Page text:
Many thanks to Mabel Jane Shafffer Smith of Golden, Colorado for this fascinating story.
In the spring of 1868, my great-grandfather, James Willis, left his family in Michigan to travel to Central City, Colorado to mine for gold. Great-grandfather worked in the copper mines of Michigan to support my great-grandmother, Mary Ann Shaffer, their seven children, and my great-great-grandmother.
In 1869, boarding a steamer near their home in Michigan, Great-grandmother Mary Ann packed up the children and her mother and dutifully set out to join Great-grandfather James in Colorado. The trip across the great lakes to Chicago took five days. Upon reaching Chicago, they boarded a train for Cheyenne, Wyoming. The train ride ended when the train wrecked, killing two men. From that point in their journey, the travel-weary Willis family boarded a very crowded stage coach for Denver. The coach traveled night and day, only stopping to change horses. When they arrived in Denver, the next coach to Central City had no room, so they took the next stage to Idaho Springs. That stage then continued up the hill to Central City. Great-grandmother described the ride through Virginia Canyon, on “Oh My God Road,” as breath-taking.
My great-grandparents were religious people, and after my grandfather, Harry Willis, was born in 1870, they decided not to raise their eight children in the rowdy mining town of Central City. In 1871, they built at ranch just above Boulder and Great-grandfather James continued to work in the mines part-time.
In 1890, Grandfather Harry returned to Central City to work in the mines. In 1901, when he was thirty-one years old, he married seventeen-year-old Mabel Lundquist. Mabel’s parents, Otto and Clara came from Sweden, and in 1894 they moved to Central City.
In 1872, when the Colorado Central Railroad reached Black Hawk, Grandmother Mabel’s father, Otto, went to work for them cleaning rail cars and shoveling coal into the locomotive tender. For forty-two years, Great-grandfather Otto shoveled four tons of coal a day, every day, until he retired in 1926 at seventy-years-old.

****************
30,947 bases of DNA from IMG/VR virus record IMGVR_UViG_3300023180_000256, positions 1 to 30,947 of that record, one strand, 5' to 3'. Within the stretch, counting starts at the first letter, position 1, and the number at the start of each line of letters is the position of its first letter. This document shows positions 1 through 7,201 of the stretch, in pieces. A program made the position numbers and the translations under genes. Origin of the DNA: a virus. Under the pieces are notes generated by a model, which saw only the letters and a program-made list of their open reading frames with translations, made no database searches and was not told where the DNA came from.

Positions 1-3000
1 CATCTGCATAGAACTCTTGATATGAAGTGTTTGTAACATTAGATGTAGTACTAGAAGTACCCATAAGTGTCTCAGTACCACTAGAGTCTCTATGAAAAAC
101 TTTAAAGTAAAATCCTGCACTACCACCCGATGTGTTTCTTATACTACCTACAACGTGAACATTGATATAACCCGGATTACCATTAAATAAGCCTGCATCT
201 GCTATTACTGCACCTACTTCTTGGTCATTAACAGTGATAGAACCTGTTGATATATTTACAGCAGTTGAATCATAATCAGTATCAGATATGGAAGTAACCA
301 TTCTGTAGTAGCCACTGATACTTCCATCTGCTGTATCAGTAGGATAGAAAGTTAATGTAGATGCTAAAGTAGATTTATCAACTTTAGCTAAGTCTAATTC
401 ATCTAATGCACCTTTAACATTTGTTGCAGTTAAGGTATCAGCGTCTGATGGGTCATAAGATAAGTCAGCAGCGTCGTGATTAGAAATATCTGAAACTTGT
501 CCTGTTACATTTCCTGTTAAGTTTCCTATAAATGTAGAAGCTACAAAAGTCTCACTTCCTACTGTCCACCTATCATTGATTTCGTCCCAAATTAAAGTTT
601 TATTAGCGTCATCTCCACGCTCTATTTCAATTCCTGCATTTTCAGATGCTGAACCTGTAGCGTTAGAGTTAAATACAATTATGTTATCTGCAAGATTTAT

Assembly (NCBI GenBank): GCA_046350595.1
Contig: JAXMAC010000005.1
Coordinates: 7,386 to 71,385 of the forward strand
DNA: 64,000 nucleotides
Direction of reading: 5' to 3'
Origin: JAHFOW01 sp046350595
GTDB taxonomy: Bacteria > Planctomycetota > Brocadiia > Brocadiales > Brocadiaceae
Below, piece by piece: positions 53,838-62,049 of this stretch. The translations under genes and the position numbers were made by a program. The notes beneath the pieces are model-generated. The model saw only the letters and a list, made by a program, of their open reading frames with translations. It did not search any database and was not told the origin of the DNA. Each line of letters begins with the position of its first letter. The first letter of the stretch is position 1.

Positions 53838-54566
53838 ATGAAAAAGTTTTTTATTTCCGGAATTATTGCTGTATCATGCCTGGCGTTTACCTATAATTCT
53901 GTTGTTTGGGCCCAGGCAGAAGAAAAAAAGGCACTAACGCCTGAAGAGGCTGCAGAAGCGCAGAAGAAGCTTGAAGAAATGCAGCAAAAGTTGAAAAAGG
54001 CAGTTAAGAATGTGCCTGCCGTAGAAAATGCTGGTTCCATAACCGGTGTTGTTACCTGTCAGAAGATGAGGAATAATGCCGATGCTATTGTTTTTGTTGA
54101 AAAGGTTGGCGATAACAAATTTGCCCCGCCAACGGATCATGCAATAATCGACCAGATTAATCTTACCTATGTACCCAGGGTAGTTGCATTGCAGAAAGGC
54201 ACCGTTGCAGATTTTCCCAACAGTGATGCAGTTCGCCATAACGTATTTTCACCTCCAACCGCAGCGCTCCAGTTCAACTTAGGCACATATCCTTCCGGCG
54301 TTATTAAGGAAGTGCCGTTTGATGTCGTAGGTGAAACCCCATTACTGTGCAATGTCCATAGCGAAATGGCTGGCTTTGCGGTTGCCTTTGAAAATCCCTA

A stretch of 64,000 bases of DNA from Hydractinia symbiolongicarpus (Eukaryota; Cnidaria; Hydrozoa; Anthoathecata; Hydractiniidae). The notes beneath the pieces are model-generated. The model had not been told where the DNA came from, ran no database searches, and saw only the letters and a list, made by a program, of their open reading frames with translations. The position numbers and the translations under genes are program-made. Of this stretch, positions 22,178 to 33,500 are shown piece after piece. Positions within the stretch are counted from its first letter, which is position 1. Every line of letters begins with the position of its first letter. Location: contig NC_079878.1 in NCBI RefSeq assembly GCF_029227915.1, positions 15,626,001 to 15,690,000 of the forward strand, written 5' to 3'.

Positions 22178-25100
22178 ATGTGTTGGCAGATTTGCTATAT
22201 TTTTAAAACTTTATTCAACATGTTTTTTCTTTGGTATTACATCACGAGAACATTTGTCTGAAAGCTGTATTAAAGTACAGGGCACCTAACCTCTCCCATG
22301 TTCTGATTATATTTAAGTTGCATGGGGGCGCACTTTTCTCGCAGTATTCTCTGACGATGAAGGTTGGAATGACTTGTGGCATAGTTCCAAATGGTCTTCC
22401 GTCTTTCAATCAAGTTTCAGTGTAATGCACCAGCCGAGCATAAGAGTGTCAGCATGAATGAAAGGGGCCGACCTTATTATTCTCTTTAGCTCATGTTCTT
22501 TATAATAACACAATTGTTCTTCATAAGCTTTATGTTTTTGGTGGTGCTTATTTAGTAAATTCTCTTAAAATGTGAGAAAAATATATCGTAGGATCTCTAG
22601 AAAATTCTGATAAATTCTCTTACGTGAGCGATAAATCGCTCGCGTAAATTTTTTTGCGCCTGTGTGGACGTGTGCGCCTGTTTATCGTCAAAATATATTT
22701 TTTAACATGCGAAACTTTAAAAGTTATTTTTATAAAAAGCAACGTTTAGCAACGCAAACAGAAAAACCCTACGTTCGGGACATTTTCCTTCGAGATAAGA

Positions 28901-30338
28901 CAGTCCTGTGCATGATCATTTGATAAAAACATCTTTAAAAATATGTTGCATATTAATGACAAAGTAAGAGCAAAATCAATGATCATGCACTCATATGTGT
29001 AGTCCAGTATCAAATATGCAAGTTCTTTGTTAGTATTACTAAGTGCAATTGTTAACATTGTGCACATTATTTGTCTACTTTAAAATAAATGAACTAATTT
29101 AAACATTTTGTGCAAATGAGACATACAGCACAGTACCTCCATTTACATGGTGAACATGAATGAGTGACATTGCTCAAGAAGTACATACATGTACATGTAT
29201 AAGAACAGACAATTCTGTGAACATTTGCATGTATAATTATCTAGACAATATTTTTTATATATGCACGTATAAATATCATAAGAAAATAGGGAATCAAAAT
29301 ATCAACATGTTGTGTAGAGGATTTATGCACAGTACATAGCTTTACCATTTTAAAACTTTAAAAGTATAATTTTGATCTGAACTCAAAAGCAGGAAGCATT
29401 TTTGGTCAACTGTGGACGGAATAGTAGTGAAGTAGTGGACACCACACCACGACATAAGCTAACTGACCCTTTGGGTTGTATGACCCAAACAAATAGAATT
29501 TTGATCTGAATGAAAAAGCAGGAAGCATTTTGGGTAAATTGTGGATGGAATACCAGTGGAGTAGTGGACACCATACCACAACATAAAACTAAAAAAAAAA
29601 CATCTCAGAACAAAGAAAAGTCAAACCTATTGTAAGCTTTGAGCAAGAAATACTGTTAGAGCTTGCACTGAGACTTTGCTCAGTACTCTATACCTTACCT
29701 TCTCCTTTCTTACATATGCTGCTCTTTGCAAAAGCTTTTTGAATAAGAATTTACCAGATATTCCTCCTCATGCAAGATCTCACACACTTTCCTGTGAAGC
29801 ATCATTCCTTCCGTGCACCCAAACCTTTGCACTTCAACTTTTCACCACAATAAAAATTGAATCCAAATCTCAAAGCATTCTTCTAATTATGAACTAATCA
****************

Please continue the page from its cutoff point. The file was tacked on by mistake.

Although, Grandfather Harry and Grandmother Mabel had seven children, only three survived into adulthood. Their little family lived on the hill east of the train depot, which is now under the tailings pile in south Central City. My mother, Viola, recalled watching beautifully dressed prostitutes get off the train. She said she was very impressed with the lovely women who looked to be very well off. No one told her what they did for a living.
In 1916, when the City Council decided to close down the red light district one block south of St. Mary’s of the Assumption Church on Pine Street, Grandfather Harry was a member of the council. He was not re-elected.
In 1926, my parents, Eldred and Viola Shaffer bought the house with the two bay windows that sits above the Catholic Church for $170. They paid $50 down and $10 a month to the former owners, who charged them no interest. The house came fully furnished.
In 1940, I was born in that very same house. In 1942, we moved to Golden so my father, Eldred, could work at the Remington Arms Plant, where he made ammunition for World War II. The plant is now in the Denver Federal Center.
Great-grandfather Otto Lundquist lived in Central City until 1944. He died in 1952 at ninety-seven years old and is buried in the Central City cemetery along with other members of my family.
From Maggie: A big thanks to all who stopped by to visit with me at Central City’s First Friday on September 4th. It’s always nice to be able to see my friends from up the hill, and meet new people. The weather was perfect, with no rain or wind after setup. The bands were very entertaining, lending a festive air to an already wonderful evening. It was so encouraging to meet the young women from the Sporting House Girls. Amanda and Star were so excited to share information about Lou Bunch and Central City history. Wonderful to know there are members of the younger generation dedicated to preserving the stories and memories of the past of Central City.
Copies of my books, “Dead Man Walking,” and “Pistols and Petticoats” can now be purchased from the Cholua Brother’s Coffee section in Mountain Menagerie on Main Street in Central City. Copies of “Dead Man Walking” are available at the Gilpin County History Museum. Copies of either book can be purchased online at Amazon.com, BarnesandNoble.com, and Lulu.com.
If you have stories about your family history in Gilpin County, please send them to me at: Maggie@maggiempublications.com; mail them to me at Maggie Magoffin, P.O. Box 6571, Westminster, Colorado, 80021, or call me at 303-881-3321.